Setting up camp for a week of camping is quite a project even today. Back when I was a little girl there was no high-tech, lightweight fabric or flex-cord aluminum rods, no coolers on wheels, and very little pre-packaged food.
Our tent was like a small canvas circus tent, with poles made of wood and no floor. The cots we slept on were canvas and wood, and Mom brought along a large cupboard with enough food to feed a small army. Come to think of it, we were a small army. Once a fellow camper stopped by and asked Dad how he got all his kids to pitch in and work together so smoothly. A slow grin spread up one side of his face and lit up his eyes, then washed over the other side of his face before Dad said, “Oh that’s easy. No one can go to the bathroom until we get camp set up.” Dad had all kinds of ways to motivate kids without raising his voice.
I loved to go to Sleeping Bear Dunes to camp. For one thing it was a little closer than Brimley, so it didn’t take us a week of Sunday’s to get there; for another thing, the beach was all white sand and we got to set up camp on a site right on the beach. That was the berries. The only down side was that campsite was at the top of a sandy hill that we had to lug all that gear up. Geez-o-Pete’s, that was tough. Oh yeah, and getting steaks to hold firm in all that sand was kinda tough, too; but that was Dad’s job; I just had to hold the poles steady while he figured it all out.
Dad drove around and around the campground until he found just the right site for us. It had to be pretty close to the bathrooms, ’cause one Little Kid was in diapers and another was getting potty-trained; but not too close to the bathrooms or people would be traipsing over our lot. That was no good. Then Mom walked around and around the site until she found just the right place for the tent. She told Dad exactly how to put the tent, where the door should face, and how close to a shade tree. Then Dad set the tent up with all us kids helping. Nobody in this world could set that tent up by himself, not even two people could do it. Sometimes it took two Big Kids just to hold one wooden pole steady. Once the main poles were up and the ropes staked in, me and Deanna and Bonita put in the wall poles, that was pretty easy. That tent never, ever ended up exactly where Mom wanted it, but once it was up, there was no way in blue blazes it was getting moved.
Lots of times Bonita and I worked together to put the army cots together. That was pretty easy until we got to the last peg in the hole for the cross-bar, then Bonita held on tight and braced her feet against the legs of the cot and I pulled hard as I could to get that canvas stretched tight and finally: pop, the last cross-bar was in place. Vickie and Loren carried the cots into the tent, one at the head, and one at the foot, singing ‘We are Marching to Pretoria” or some other song Mom taught us, and Mom got everything all organized and neat, with all the cots in a row, and everybody’s beer box of clothes underneath. Little Kids slept toe to toe on one cot, ’cause there was no sense in wasting space. Mom and Dad had this huge double cot with metal mesh and a thin mattress on top; they always slept together, that’s what married people do.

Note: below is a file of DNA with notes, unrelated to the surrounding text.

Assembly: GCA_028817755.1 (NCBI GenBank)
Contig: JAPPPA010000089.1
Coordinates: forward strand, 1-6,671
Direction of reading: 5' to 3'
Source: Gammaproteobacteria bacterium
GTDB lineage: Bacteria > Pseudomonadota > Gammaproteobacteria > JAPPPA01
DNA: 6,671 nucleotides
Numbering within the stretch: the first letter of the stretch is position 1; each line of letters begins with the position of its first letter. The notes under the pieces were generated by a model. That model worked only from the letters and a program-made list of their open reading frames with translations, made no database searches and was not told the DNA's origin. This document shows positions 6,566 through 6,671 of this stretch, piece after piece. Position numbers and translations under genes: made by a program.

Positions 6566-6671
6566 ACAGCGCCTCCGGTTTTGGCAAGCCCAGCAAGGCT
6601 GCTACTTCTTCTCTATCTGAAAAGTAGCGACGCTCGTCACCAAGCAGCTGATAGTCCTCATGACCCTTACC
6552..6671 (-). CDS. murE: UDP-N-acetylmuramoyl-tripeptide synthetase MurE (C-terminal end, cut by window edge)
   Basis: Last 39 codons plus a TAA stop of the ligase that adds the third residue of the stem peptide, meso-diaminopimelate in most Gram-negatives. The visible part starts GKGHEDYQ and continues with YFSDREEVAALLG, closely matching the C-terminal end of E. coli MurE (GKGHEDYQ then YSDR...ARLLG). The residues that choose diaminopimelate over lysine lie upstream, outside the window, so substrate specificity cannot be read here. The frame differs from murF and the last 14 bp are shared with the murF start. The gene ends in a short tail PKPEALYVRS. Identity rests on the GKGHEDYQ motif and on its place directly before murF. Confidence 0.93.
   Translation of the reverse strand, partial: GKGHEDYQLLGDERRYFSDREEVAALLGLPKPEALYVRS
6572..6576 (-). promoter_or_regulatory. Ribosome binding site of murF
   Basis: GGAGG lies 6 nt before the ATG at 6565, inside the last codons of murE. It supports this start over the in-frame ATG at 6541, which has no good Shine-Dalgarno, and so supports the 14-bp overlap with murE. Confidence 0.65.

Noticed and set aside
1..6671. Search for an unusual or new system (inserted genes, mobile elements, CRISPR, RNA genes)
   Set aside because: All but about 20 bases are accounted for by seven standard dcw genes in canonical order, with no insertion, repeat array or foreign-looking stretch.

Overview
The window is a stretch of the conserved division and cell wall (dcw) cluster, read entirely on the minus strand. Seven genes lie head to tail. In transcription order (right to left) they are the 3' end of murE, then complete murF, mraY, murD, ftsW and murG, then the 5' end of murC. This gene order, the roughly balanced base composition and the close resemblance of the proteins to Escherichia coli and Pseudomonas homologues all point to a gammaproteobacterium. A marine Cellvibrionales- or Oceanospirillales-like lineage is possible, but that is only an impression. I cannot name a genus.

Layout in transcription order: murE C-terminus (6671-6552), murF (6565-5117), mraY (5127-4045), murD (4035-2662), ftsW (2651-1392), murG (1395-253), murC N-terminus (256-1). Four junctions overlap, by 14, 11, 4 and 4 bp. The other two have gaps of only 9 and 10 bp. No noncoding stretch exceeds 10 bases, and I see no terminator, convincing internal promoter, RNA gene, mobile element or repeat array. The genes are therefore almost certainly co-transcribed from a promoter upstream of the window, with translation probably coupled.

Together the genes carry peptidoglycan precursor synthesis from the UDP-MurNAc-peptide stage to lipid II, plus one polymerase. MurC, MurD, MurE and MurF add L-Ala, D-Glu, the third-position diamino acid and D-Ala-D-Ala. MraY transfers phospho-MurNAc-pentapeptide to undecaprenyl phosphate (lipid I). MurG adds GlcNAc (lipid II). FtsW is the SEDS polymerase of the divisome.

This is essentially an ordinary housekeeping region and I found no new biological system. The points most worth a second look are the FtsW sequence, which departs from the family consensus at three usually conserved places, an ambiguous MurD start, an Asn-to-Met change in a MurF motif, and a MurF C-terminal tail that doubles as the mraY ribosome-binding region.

Mom put the cupboard and the icebox in place, right outside the tent door, and the stove on the picnic table, and finally, we were on Easy Street. Just beach and sand and cookies and ice cream and adventure. Sure I still had to help with dishes, making supper, and watch Little Kids, but I liked that stuff anyway; well except for the dishes. Even doing dishes was fun when I was outside. I told Dad that in the old days, people just used sand to scrub pans, ”cause Brillo pads weren’t invented. He said that was a great idea, so I should give it a try.
After that we never packed Brillo pads, ’cause sand worked super, and it was a lot more fun scrubbing a pan on the beach, with the sound of the waves and the seagulls all around me. Dad said that was the best idea ever, and I knew he meant it, ’cause those blue eyes of his never ever lied. Anytime something got burned on, I volunteered to go scrub the pan. That happened a lot, ’cause when we were camping, Dad cooked breakfast every day: hot Tang ’cause it seemed like it was always cold and rainy outside in the morning when we camped, bacon, eggs, and the best of all things, bread fried in bacon grease. That was the most delicious breakfast in the whole wide world. Once Bonita begged Dad to cook that breakfast at home for us. It about made me want to throw-up. I guess some things are only delicious when you’re outside all day and you are really, really hungry, and there’s no Cheerios and fresh milk handy.
Most of the time we all just ran around, built camps in the scrub-brush, jumped waves and swam all day. I tell you, every kid should have the chance to vacation like that: no TV, no radio, hardly any chores to do, just each other. We got to know each other in a whole different relaxed way. Want an ice cream cone? Let’s walk. So what if it’s three miles? We’ve got all day with nothing on the schedule. Now that’s the berries.